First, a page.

The Verrazano-Narrows Bridge — the first land crossing between Staten Island and the rest of New York City — officially opened for traffic fifty years ago today. It is one of America’s greatest bridges and a graceful monumental presence in New York Harbor.  Below is a list of ten things you may not have known about the bridge.  In addition, I’m also including our podcast on the bridge’s history via SoundCloud. (You can also download it from iTunes — it’s episode #119 — or from here.)

1)  The Tunnel to Staten Island
People have been dreaming of spanning the Narrows for several decades before the bridge was finally constructed. In New York’s subway fervor of the early 1920s, Mayor John Hylan authorized a tunnel be built to connect Staten Island to Brooklyn, ostensibly to link it to the city’s expanding subway network. Due to massive cost, however, the project was cancelled. For many years, the remnants of the aborted tunnels on either side of the Narrows were referred to as “Hylan’s Holes.”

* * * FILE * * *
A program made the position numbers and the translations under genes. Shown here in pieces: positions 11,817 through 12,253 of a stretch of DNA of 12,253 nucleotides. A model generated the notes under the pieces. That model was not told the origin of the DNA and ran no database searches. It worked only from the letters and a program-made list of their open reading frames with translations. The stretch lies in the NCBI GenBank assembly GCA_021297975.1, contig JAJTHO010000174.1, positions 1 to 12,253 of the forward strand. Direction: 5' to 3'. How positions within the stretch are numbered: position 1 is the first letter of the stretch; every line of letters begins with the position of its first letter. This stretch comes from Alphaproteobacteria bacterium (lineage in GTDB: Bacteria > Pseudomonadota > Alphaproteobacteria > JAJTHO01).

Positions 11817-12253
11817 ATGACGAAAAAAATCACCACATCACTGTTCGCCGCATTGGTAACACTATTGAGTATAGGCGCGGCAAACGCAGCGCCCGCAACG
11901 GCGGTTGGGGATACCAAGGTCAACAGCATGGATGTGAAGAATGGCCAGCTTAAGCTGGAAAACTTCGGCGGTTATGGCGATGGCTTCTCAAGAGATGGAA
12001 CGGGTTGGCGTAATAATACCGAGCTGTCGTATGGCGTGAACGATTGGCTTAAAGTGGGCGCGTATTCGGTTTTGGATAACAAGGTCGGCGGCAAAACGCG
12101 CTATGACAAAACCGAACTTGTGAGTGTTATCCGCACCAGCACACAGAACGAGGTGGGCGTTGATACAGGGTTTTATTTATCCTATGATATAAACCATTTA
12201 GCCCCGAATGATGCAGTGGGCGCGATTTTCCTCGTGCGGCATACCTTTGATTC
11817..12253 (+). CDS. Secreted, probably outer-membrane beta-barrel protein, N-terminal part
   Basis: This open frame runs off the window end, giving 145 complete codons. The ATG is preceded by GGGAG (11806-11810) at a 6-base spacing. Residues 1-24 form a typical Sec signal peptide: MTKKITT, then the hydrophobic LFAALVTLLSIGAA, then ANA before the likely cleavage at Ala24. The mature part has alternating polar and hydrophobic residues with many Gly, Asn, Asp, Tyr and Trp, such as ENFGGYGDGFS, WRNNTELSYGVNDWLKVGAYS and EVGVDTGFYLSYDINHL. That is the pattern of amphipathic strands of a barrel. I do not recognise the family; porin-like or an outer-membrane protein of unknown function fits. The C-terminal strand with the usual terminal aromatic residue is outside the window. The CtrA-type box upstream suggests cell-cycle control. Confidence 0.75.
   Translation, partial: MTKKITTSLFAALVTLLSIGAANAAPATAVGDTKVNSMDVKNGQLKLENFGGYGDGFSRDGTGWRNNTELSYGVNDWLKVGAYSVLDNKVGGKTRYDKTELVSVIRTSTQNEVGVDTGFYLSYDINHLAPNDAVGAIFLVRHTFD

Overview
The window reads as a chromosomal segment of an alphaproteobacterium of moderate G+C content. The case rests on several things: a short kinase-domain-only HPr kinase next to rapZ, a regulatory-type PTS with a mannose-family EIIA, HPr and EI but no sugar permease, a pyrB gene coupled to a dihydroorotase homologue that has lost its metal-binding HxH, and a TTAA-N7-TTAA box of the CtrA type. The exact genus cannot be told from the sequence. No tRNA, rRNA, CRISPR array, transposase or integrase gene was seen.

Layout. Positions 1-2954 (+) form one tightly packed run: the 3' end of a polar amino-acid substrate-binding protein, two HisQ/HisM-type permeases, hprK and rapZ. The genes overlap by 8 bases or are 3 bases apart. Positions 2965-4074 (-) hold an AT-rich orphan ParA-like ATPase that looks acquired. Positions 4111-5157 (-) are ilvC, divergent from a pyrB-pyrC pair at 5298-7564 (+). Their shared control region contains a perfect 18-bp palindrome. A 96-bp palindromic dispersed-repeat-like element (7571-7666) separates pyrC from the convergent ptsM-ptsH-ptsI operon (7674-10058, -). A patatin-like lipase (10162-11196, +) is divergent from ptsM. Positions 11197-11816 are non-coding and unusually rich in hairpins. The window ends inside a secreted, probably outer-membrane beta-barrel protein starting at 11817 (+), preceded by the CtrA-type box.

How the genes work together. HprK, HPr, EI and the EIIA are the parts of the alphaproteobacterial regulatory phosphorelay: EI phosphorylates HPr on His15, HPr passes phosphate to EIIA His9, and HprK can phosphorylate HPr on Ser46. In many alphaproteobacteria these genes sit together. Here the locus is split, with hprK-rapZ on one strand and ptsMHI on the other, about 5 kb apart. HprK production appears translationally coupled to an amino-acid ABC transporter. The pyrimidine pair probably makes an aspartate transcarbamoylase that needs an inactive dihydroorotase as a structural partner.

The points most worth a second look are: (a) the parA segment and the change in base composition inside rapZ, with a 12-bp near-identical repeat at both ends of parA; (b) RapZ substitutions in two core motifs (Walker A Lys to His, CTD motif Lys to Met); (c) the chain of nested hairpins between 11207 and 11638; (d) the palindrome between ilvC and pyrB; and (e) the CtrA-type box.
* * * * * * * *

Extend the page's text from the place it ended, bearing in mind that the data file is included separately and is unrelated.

2)  Verrazzano-on-Hudson
Giovanni da Verrazzano, who explored the shores of the North American continent in 1524, might have lent his name to the bridge which became the George Washington Bridge, a few decades before the Narrows Bridge was completed. The suggestion was made by a Newark resident and was at least passingly considered that the New York Times ran an article about it: “WOULD NAME NEW SPAN VERRAZANO BRIDGE.”  The article casts aspersions upon the notion that the explorer would ever be seriously considered enough to warrant his own bridge.

[Aerial view of Brooklyn, Staten Island and New York Harbor.]

Overlooking New York Harbor, Staten Island (and Fort Wadsworth) to the left. (MCNY)

3)  What’s In A Name? Tanto!
The Florentine explorer had much symbolic value to Italian New Yorkers, and in 1960, the Italian Historical Society of America managed to convince Governor Nelson Rockefeller to apply the name to the brand new bridge about to go under construction.